Florrie Evans has been Director at The Weiss Gallery since 2010. The Weiss Gallery was established in 1985 at 59 Jermyn St, the heart of the prestigious St James district of London, and is a leading dealer in Tudor, Stuart, and Northern European portraiture and has made several notable sales over the last three decades which now grace distinguished public and private painting collections around the world.
Prior to this, Florrie worked at Christies specializing in Early British Picture and Old Masters and has also assisted curators at Tate Britain and Dr Johnson’s House Museum. In addition to contributing to various art publications, she also appeared as an expert on portraiture for the BBC’s Stitch in Time Series. Her other love is Mudlarking on the Thames—a hobby she’s kept since the age of 4. Florrie describes the river as her ‘pleasure and obsession’ and now has the delight of taking her young daughter with her as she uncovers London’s washed up secrets. Step inside this beautiful gallery with me as Florrie’s reveals why art, London, and the Thames all play a major part in her fascinating life. This is Your London Legacy.
“I definitely grew up with an appreciation for scavenging and salvaging—and from that came a love of history as well.”[5:55]
I met with Florrie at the Weiss Gallery—a beautiful space showcasing 16th and 17th century Northern European portraiture. In the back is another gallery with all the English works displayed before a pale green silk and above it all is a striking glass ceiling to bathe the portraits in light. Florrie’s love for art and history started from a young age as she was taken Mudlarking with her parents. On top of finding artifacts in the river and imagining how they got there, Florrie’s father was a publisher and her mother a pianist—and exploring artistic sensibilities was clearly a part of her upbringing.[13:40]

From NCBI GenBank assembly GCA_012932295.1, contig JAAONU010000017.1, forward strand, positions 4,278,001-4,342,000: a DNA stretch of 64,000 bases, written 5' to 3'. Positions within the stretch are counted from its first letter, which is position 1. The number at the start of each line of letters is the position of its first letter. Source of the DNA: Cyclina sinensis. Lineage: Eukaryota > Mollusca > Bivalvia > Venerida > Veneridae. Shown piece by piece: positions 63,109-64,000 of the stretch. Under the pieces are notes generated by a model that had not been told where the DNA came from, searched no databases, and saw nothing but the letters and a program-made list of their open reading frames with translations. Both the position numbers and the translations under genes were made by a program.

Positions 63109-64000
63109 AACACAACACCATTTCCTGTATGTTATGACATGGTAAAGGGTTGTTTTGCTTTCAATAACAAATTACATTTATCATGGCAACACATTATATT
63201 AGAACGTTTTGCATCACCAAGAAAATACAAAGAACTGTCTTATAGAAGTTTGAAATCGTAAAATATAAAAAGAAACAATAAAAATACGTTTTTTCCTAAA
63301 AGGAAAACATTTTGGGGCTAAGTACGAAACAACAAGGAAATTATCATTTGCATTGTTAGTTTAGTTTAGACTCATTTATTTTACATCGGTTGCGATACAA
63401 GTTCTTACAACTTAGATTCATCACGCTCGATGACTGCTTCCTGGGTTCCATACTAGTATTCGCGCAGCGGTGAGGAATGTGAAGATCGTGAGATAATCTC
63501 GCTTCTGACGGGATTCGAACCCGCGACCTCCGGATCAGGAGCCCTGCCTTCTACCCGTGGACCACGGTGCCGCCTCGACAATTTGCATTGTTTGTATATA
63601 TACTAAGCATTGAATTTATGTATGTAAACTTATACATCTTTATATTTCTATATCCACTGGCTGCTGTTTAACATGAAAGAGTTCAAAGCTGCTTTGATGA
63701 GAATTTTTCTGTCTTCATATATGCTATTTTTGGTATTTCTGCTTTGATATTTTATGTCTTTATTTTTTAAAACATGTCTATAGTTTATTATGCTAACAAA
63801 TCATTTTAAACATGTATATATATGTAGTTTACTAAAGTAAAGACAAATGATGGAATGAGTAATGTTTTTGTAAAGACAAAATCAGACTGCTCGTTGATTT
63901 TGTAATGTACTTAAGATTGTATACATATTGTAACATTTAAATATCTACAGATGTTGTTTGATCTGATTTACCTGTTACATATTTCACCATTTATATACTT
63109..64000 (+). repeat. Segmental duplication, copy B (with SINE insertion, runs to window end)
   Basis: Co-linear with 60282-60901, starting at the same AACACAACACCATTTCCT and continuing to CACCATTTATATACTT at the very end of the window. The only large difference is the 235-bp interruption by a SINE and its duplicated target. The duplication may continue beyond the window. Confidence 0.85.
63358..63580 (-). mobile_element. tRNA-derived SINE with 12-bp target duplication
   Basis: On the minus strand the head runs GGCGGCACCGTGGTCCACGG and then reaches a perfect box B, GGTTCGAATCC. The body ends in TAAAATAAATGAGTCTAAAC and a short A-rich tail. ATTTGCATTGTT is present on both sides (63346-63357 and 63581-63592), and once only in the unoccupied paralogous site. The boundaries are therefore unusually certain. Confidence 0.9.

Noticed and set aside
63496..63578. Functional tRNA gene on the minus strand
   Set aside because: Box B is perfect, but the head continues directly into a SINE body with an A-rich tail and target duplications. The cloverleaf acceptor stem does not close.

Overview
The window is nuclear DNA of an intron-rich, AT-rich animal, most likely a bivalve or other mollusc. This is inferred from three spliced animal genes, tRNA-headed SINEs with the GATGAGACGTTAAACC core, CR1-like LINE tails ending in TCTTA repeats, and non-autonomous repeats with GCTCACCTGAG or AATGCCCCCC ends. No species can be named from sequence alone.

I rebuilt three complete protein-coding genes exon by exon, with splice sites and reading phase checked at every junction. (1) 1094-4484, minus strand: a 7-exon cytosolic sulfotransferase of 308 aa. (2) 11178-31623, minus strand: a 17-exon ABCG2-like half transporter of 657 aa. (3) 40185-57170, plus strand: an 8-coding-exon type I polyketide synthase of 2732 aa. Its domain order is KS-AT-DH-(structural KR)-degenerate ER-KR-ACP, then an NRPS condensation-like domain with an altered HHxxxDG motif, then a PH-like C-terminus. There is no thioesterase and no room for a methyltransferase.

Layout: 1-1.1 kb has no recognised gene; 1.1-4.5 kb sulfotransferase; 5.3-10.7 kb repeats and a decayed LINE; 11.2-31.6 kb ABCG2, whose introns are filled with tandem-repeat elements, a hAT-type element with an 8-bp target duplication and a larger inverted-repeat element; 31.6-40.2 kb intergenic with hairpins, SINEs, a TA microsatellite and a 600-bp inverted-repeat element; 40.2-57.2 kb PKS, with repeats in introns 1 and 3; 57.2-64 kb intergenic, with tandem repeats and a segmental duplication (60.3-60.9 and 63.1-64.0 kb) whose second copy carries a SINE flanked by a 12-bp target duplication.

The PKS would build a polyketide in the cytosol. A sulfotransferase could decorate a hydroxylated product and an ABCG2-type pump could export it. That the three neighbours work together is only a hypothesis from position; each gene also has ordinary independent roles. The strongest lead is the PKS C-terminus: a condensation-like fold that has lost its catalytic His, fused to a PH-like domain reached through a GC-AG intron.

Florrie finds portraiture one of the most fascinating art forms to analyze and study. You can take into account what the person commissioning the portrait wanted—juxtaposed with the artists intent. She thinks that often this was a collaboration of the subject and artist, and the intent and purpose of the painting changed some throughout the centuries as well.
“I look at it as an emotional headspace in a way—just connecting with the city in such a unique way. Hearing the sound of the water. I find it incredibly meditative.”[21:15]
You have to keep in mind that there weren’t as many bridges across the river in earlier centuries. Watermen would take people back and forth at ferry crossing points across the river, and of course, people dropped things over the edges. Everything from tobacco pipes (which can be dated in part by how large the bowl is), a mysterious amount of garnets, relics from Roman times (which Florrie was obsessed with for a time), and buttons and beads—something Florrie feels drawn to given her love of clothing and fashion and costume.
Make sure you go stop by the Weiss Gallery, and Florrie will be curating a large exhibition at Totally Thames where you can see things collected from a wide variety of Mudlarkers at the end of September.